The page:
Sports Illustrated announced Monday morning that their annual prestigious recognition of Sportsperson of the Year would be the Golden State Warriors.
The award, which recognizes both achievement, sportsmanship, and/or contribution to their community, typically recognizes one athlete who embodies those ideals. However, three past teams have had the honor of Sportsperson of the Year: the 1980 US Olympic hockey team, the 1999 US Women’s World Cup soccer team, and the 2004 Boston Red Sox.
One of those teams pulled off arguably the biggest upset in sports history with an impact that went far beyond the ice. Another one of those teams won one of the most dramatic World Cup Finals ever seen. And another one of those teams broke an 86-year-old curse to win a championship, becoming one of the few teams in all baseball to come back from a 3-0 series deficit along the way.
So do the Golden State Warriors deserve that level of recognition?
Especially in a year that witnessed Justify win the Triple Crown, Chloe Kim dominate the snowboarding sport, Naomi Osaka defeat her idol Serena Williams to win the US Open, and backup QB Nick Foles put the Eagles on his back to win the Super Bowl.
The Warriors’ achevements are undeniable. Having won three of the past four NBA titles, they are currently building a dynasty that may be on pace to win this year’s championship as well. But their impact goes far beyond the professional hardwood floor.
They’ve created a new brand of basketball that has revolutionized how the game is seen and played. Steve Kerr’s up-tempo, read-and-react, pace-and-space offense is reliant on his players, who are uniquely equipped to execute it perfectly. Stephen Curry and Klay Thompson comprise arguably the best shooting backcourt in history. And Kevin Durant is a transcendent talent that takes the Warriors to the next level. Added with Andre Iguodala’s high basketball IQ and Draymond Green’s defensive ferocity, it’s no surprise the Warriors are in the midst of a modern-day dynasty.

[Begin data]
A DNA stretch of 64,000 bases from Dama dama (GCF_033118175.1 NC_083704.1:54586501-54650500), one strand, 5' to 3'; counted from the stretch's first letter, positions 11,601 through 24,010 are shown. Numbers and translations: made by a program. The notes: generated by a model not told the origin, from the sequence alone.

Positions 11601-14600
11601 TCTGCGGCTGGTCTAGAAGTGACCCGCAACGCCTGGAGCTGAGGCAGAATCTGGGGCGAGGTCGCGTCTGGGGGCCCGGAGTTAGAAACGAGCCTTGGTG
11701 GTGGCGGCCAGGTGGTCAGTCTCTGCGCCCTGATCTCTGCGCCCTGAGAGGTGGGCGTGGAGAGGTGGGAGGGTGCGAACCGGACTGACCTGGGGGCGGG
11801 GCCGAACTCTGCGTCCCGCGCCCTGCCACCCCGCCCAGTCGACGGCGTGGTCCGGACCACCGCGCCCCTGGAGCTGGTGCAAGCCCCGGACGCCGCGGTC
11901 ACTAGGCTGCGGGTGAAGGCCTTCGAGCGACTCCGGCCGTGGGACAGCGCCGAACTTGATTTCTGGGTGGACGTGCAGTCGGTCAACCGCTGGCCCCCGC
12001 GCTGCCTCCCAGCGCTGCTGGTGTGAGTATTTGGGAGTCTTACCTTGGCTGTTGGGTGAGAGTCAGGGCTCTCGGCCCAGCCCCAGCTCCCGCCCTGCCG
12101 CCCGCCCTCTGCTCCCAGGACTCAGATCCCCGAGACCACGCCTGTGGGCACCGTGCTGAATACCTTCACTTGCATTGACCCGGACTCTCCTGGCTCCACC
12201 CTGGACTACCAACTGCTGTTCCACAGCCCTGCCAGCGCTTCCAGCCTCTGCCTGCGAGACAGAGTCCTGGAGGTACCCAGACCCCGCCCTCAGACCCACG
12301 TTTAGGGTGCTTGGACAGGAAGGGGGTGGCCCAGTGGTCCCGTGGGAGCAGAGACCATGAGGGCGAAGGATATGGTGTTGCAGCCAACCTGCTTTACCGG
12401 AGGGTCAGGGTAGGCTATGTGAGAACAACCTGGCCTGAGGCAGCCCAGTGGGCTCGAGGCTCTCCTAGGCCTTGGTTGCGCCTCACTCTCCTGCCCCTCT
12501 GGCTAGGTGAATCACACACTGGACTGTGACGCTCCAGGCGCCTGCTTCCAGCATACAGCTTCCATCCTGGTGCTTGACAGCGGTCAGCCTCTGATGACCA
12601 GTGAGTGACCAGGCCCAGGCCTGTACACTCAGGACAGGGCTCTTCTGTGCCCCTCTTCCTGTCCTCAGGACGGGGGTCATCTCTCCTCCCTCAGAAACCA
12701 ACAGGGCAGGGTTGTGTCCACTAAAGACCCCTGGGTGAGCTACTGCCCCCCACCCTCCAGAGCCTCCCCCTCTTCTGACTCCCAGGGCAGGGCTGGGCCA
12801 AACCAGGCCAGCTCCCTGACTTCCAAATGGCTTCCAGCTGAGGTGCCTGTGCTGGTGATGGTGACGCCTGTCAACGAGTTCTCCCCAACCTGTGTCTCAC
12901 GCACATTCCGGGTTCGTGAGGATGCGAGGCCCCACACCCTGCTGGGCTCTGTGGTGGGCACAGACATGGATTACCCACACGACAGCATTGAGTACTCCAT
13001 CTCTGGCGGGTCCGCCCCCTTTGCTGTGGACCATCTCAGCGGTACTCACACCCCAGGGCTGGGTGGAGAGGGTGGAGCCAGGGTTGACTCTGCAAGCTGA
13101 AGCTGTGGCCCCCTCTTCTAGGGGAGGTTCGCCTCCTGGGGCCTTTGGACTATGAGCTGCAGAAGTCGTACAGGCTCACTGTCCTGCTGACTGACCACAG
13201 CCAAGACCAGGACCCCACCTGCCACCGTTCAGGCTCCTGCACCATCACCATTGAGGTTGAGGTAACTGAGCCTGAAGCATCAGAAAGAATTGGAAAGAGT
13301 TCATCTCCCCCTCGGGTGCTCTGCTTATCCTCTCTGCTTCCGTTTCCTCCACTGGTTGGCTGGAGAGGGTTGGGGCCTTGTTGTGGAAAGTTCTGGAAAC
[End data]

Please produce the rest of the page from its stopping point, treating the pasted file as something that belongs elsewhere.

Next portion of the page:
And it’s also no surprise that others want to mimic what the Warriors have created on the basketball court.
A quick look around the league will reveal that other NBA teams are starting to model their organization and their play on the court after the Warriors. The Bucks, who are also a lengthy, athletic team like the Warriors, are starting to shoot more 3’s this season, with successful results. The Rockets have set a number of 3-point records in the past couple of years. And the Hawks’ choice of Trae Young over rookie sensation Luka Doncic was based on the belief that Young’s shooting could propel him to be the next Stephen Curry.
Even college basketball is impacted by the 3-point revolution, as they’re taking more 3’s in recent history than in years past. Curry and the Warriors’ influence continues down to youth as well, as kids are chucking up 3-pointers in the fast break to imitate their NBA idols, to the dismay of many traditional youth coaches.
But the Warriors’ fast, furious, and fun style of play is only part of the story. According to the Sports Illustrated editors, they also chose the Warriors because of their impact in the “increasing intersection of sports and the hard questions of politics, race and identity, among others, that have so divided the country. The Warriors—forcefully but civilly—embraced the unique platform afforded them. No, they did not change the world and its attendant conflicts and ills, but they did not ignore them either.”
From Steve Kerr to Stephen Curry, the Warriors are unafraid to speak out on controversial topics, using their platform to make their voices heard. The Warriors have contributed to the NBA, and sports in general, becoming a strong voice in the difficult issues that have plagued the nation.
So in a year where there were many deserving athletes (and a horse), Sports Illustrated’s choice of the Warriors will not go undisputed. But it is also not unwarranted.
The Golden State Warriors are now the class of the league, putting themselves in the conversation for “greatest team of all time.” And they’re doing it with a joy that extends from management to equipment manager, a style of play that has influenced every level of basketball, and a voice that refuses to be silent in the midst of nationwide controversies.
Whether they are the most deserving is up for debate. But their large impact and expansive influence around the league and around the nation, just like their 3-pointers, cannot be contested.